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Georgetown Beer
Photograph: Courtesy Georgetown Beer

The 11 best Seattle breweries for a tasty pint

Head to these Seattle breweries for great local beer and good times

Written by
Jen Woo
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You might first think of coffee when you think of Seattle (and rain too), but when it comes to top beverages in this town, Seattle breweries are giving coffee shops a run for their money. No, we don’t mean Seattleites are cracking open a beer first thing in the morning—Seattle bars and restaurants are stocked with delicious local beers for when you’re ready to unwind, and the breweries themselves are hangout destinations.

Explore Seattle’s museums and you’ll learn about all the influences that make Seattle what it is: music, indigenous culture, immigration, technology and art. Seattle’s top brewers are similarly influenced, and put what is uniquely Pacific Northwest into their craft beers. From ingredients to technique and overall vibe, these breweries put Seattle culture on tap. The brews—ales, porters, weisses and more—are tasty, and the on-site beer gardens are most welcoming. And of course the brewers are super knowledgeable and happy to school you on their process. Check out these top breweries for a cold craft beer, and consider it one of the top things to do in Seattle.

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Best Seattle breweries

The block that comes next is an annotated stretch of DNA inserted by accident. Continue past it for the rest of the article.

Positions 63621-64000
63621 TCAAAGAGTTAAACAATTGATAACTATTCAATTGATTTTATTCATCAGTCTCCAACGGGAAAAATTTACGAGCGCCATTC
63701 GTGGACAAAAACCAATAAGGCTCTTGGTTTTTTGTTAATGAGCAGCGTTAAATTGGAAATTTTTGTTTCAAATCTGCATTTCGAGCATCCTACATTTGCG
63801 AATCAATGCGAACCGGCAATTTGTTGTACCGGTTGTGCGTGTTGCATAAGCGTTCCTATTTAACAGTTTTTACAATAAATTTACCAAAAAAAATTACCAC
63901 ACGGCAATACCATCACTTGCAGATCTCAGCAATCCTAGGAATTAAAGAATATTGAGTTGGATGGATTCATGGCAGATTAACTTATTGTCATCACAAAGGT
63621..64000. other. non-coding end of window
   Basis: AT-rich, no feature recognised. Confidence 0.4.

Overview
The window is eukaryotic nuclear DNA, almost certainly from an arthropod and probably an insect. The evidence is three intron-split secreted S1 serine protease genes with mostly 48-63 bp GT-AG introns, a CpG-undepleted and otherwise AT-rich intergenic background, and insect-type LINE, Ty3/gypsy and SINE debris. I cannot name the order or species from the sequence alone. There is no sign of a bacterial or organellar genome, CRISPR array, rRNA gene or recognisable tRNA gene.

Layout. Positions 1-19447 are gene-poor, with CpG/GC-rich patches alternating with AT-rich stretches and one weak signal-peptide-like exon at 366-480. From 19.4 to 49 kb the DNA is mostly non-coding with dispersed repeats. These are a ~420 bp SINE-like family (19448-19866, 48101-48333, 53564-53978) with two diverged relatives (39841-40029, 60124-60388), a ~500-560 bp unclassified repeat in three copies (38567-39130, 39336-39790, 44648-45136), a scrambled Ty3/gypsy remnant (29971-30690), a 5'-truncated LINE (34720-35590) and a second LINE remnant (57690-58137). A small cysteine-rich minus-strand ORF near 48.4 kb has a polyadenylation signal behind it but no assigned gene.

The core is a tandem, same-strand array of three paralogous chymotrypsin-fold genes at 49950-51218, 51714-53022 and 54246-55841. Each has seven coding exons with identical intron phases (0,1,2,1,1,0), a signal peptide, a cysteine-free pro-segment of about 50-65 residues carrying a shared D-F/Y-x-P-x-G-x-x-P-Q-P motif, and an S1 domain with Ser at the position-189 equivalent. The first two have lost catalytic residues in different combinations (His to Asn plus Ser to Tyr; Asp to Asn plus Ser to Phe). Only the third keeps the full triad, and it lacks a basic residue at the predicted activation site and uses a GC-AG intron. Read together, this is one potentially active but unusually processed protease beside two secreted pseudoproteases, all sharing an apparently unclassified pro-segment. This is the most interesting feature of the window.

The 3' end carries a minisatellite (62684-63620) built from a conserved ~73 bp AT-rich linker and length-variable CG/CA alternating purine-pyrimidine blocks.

Stoup’s beers are always perfectly balanced due to the thoughtful contribution of certified Cicerone Robyn Schumacher. The bustling and dog-friendly taproom offers a quintessential brewery experience with murals and stickers covering the walls and garage doors that open to an outdoor beer garden. Try the award-winning robust porter and the sour Berliner Weisse with a shot of flavored syrup.

Tucked in the industrial neighborhood of Georgetown, the eponymous brewery is best known for its beloved flagship beer, Manny’s pale ale, a crisp, clean and smooth brew with hints of citrus and fruit. In addition to being their top seller, it’s available in over 900 bars and restaurants in the Seattle area. But Manny's isn't the only good beer in Georgetown's repertoire—check out the entire catalog for hoppy delights, easy-drinking low-alcohol beers and specialty brews. 

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Housed in a former bike shop, this brewery is helmed by a former Elysian brewer who focuses on experimental, small-batch beers inspired by seasonal ingredients often sourced from Pike Place Market down the street. Cloudburst is all about fun and innovation. Think: Oatmeal brown ale tinged with toasted coconut, or nitro milk stout that’s cured for extra flavor. Visit the Ballard location to enjoy the outdoor beer garden.

The emphasis here is on brewery rather than brewpub. The family-owned brand adds a modern spin to traditional styles with a selection of light to dark beers. While they don’t necessarily have a specialty, they make a wide range of brews with playful names like Don’t Boo, Afraid of the Dark, Unicorn, and Vote. Optimism also hosts a number of notable food trucks at the industrial chic space, or you can bring your own food.